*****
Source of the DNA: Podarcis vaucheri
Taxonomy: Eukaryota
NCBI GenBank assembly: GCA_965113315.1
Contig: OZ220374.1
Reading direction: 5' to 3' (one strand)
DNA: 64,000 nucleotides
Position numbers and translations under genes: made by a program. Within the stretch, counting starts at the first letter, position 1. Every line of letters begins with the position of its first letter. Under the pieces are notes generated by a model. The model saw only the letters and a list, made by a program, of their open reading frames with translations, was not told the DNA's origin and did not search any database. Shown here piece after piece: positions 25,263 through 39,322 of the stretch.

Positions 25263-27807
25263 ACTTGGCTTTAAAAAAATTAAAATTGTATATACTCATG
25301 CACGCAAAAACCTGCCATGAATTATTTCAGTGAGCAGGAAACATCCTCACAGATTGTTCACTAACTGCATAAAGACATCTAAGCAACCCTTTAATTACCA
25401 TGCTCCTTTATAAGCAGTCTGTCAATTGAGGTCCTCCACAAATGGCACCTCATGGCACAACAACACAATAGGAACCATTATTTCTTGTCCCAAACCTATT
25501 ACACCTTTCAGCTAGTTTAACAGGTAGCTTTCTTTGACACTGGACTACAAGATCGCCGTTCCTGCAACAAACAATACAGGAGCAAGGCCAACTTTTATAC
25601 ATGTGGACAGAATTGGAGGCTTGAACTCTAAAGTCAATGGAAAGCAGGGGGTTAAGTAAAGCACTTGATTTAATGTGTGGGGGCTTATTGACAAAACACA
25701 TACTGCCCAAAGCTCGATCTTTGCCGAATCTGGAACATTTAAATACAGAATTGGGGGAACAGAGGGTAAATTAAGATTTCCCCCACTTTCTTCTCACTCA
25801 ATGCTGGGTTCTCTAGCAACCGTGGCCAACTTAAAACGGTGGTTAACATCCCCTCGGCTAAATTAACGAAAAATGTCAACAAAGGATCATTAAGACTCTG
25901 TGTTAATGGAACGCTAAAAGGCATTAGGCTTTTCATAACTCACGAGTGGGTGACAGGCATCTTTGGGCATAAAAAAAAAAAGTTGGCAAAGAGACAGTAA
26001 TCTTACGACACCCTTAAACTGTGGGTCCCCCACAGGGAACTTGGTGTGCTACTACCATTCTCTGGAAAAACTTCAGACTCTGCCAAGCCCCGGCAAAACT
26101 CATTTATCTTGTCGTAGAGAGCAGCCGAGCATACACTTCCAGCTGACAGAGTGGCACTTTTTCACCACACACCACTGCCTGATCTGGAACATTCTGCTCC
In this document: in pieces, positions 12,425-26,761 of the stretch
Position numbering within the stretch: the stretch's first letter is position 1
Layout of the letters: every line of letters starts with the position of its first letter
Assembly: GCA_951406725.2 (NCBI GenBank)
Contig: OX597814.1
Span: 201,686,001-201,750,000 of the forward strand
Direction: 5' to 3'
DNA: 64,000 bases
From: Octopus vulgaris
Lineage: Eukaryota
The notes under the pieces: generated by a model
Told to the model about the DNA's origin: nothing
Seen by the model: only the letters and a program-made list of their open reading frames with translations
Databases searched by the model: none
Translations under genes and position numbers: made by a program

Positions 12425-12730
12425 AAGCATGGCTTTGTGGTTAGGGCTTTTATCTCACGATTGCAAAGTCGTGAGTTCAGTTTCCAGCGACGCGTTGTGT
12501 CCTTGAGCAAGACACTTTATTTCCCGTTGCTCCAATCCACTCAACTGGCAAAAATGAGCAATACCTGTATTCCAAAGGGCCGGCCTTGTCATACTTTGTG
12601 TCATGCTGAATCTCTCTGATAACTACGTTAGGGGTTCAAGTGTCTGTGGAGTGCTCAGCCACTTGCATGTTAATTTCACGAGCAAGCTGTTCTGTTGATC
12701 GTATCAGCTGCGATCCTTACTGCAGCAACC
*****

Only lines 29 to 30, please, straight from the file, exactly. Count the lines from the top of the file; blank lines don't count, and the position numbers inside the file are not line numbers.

The notes under the pieces: generated by a model
Told to the model about the DNA's origin: nothing